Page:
Until the 1980s, it was thought that the humans who arrived in East Asia abandoned the hand-axe technology of their ancestors and adopted chopper tools instead. An apparent division between Acheulean and non-Acheulean tool industries was identified by Hallam L. Movius, who drew the Movius Line across northern India to show where the traditions seemed to diverge. Later finds of Acheulean tools at Chongokni in South Korea and also in Mongolia and China, however, cast doubt on the reliability of Movius's distinction.[31] Since then, a different division known as the Roe Line has been suggested. This runs across North Africa to Israel and thence to India, separating two different techniques used by Acheulean toolmakers. North and east of the Roe Line, Acheulean hand-axes were made directly from large stone nodules and cores; while, to the south and west, they were made from flakes struck from these nodules.[32]

Most notably, however, it is Homo ergaster (sometimes called early Homo erectus), whose assemblages are almost exclusively Acheulean, who used the technique. Later, the related species Homo heidelbergensis (the common ancestor of both Neanderthals and Homo sapiens) used it extensively.[citation needed] Late Acheulean tools were still used by species derived from H. erectus, including Homo sapiens idaltu and early Neanderthals.[33]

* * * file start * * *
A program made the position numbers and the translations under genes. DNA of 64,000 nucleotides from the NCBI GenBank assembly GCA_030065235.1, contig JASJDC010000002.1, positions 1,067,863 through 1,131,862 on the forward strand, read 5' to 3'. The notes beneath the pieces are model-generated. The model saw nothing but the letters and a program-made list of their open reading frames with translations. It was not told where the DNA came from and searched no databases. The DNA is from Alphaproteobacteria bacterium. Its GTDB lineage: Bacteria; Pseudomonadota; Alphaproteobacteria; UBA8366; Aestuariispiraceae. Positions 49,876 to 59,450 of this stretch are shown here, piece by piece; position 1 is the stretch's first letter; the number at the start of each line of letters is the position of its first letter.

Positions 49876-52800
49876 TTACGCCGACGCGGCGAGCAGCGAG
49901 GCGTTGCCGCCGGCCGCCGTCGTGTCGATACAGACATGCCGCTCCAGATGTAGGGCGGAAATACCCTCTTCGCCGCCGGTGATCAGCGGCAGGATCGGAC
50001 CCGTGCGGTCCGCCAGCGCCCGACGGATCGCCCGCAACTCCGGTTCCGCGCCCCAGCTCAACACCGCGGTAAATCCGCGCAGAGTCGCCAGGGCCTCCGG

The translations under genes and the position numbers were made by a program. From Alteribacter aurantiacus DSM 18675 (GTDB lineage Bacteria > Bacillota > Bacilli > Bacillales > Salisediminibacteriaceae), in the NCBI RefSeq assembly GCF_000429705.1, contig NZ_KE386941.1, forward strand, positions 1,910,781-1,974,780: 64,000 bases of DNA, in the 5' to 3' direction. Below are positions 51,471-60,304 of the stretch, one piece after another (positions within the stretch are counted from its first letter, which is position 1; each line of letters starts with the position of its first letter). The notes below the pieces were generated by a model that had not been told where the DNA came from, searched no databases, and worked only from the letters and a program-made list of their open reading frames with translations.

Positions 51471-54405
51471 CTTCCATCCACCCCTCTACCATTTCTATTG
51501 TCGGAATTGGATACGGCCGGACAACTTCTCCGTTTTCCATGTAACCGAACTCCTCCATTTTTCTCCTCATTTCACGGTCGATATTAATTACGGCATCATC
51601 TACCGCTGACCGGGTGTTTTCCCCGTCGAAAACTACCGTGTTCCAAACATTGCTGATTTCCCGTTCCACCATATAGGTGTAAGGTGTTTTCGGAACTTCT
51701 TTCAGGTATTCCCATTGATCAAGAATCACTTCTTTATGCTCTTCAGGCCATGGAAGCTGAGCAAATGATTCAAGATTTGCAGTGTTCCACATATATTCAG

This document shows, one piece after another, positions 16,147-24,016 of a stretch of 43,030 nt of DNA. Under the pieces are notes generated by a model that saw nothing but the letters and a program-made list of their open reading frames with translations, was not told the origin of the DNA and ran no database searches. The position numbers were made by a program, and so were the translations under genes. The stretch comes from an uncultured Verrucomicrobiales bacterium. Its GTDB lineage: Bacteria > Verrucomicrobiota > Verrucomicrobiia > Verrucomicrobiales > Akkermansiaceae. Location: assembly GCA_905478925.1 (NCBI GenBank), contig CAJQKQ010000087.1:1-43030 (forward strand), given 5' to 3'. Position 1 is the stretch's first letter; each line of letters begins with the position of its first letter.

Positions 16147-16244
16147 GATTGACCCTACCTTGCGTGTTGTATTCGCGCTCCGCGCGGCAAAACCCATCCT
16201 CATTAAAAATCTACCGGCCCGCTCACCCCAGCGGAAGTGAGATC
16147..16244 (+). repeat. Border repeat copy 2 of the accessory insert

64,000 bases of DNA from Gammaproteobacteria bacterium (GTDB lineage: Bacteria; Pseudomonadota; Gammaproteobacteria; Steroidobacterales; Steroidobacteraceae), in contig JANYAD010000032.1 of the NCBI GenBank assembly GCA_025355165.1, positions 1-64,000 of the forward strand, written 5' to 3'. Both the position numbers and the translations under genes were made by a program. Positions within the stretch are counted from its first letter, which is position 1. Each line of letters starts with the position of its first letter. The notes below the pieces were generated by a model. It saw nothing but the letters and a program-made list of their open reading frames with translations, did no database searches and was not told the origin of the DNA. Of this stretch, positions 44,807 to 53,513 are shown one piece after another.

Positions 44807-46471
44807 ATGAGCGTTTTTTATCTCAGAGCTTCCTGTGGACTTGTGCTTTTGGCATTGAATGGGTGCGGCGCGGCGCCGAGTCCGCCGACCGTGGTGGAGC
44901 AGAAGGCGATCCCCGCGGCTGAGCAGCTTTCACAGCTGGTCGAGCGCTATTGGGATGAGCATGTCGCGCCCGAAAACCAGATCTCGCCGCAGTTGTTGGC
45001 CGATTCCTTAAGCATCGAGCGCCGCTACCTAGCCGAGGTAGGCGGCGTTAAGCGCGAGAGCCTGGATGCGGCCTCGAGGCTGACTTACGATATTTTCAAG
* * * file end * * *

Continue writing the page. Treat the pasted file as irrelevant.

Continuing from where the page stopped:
The symmetry of the hand-axes has been used to suggest that Acheulean tool users possessed the ability to use language;[34] the parts of the brain connected with fine control and movement are located in the same region that controls speech. The wider variety of tool types compared to earlier industries and their aesthetically as well as functionally pleasing form could indicate a higher intellectual level in Acheulean tool users than in earlier hominines.[35] Others argue that there is no correlation between spatial abilities in tool making and linguistic behaviour, and that language is not learned or conceived in the same manner as artefact manufacture.[36]

Lower Palaeolithic finds made in association with Acheulean hand-axes, such as the Venus of Berekhat Ram,[37] have been used to argue for artistic expression amongst the tool users. The incised elephant tibia from Bilzingsleben[

The symmetry of the hand-axes has been used to suggest that Acheulean tool users possessed the ability to use language;[34] the parts of the brain connected with fine control and movement are located in the same region that controls speech. The wider variety of tool types compared to earlier industries and their aesthetically as well as functionally pleasing form could indicate a higher intellectual level in Acheulean tool users than in earlier hominines.[35] Others argue that there is no correlation between spatial abilities in tool making and linguistic behaviour, and that language is not learned or conceived in the same manner as artefact manufacture.[36]